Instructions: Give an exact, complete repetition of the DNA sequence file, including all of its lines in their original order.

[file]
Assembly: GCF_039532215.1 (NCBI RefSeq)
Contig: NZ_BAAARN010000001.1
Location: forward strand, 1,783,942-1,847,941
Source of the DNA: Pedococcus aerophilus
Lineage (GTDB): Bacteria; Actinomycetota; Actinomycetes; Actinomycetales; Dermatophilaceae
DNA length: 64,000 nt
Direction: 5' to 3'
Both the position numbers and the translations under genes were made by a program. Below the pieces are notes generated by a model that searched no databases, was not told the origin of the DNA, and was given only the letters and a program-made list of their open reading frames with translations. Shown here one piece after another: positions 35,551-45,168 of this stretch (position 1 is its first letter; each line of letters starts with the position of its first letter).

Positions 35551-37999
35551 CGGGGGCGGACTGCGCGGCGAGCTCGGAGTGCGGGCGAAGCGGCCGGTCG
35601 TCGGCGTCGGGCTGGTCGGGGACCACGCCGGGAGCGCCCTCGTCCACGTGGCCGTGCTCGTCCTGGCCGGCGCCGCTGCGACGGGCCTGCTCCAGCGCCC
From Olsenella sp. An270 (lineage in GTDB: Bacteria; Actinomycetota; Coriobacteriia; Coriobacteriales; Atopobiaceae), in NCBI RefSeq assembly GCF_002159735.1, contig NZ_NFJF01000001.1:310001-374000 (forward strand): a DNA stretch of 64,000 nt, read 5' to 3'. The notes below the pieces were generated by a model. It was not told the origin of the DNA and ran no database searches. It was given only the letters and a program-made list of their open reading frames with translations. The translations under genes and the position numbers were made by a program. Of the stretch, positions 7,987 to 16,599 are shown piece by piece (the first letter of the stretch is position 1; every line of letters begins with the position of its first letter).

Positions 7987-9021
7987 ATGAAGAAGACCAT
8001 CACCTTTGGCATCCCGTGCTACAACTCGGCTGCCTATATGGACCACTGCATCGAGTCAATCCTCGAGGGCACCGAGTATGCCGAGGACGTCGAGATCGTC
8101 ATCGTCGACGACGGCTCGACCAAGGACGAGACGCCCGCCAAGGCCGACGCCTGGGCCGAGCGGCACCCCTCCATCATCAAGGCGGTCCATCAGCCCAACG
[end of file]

Assembly: GCF_039532215.1 (NCBI RefSeq)
Contig: NZ_BAAARN010000001.1
Location: forward strand, 1,783,942-1,847,941
Source of the DNA: Pedococcus aerophilus
Lineage (GTDB): Bacteria; Actinomycetota; Actinomycetes; Actinomycetales; Dermatophilaceae
DNA length: 64,000 nt
Direction: 5' to 3'
Both the position numbers and the translations under genes were made by a program. Below the pieces are notes generated by a model that searched no databases, was not told the origin of the DNA, and was given only the letters and a program-made list of their open reading frames with translations. Shown here one piece after another: positions 35,551-45,168 of this stretch (position 1 is its first letter; each line of letters starts with the position of its first letter).

Positions 35551-37999
35551 CGGGGGCGGACTGCGCGGCGAGCTCGGAGTGCGGGCGAAGCGGCCGGTCG
35601 TCGGCGTCGGGCTGGTCGGGGACCACGCCGGGAGCGCCCTCGTCCACGTGGCCGTGCTCGTCCTGGCCGGCGCCGCTGCGACGGGCCTGCTCCAGCGCCC
From Olsenella sp. An270 (lineage in GTDB: Bacteria; Actinomycetota; Coriobacteriia; Coriobacteriales; Atopobiaceae), in NCBI RefSeq assembly GCF_002159735.1, contig NZ_NFJF01000001.1:310001-374000 (forward strand): a DNA stretch of 64,000 nt, read 5' to 3'. The notes below the pieces were generated by a model. It was not told the origin of the DNA and ran no database searches. It was given only the letters and a program-made list of their open reading frames with translations. The translations under genes and the position numbers were made by a program. Of the stretch, positions 7,987 to 16,599 are shown piece by piece (the first letter of the stretch is position 1; every line of letters begins with the position of its first letter).

Positions 7987-9021
7987 ATGAAGAAGACCAT
8001 CACCTTTGGCATCCCGTGCTACAACTCGGCTGCCTATATGGACCACTGCATCGAGTCAATCCTCGAGGGCACCGAGTATGCCGAGGACGTCGAGATCGTC
8101 ATCGTCGACGACGGCTCGACCAAGGACGAGACGCCCGCCAAGGCCGACGCCTGGGCCGAGCGGCACCCCTCCATCATCAAGGCGGTCCATCAGCCCAACG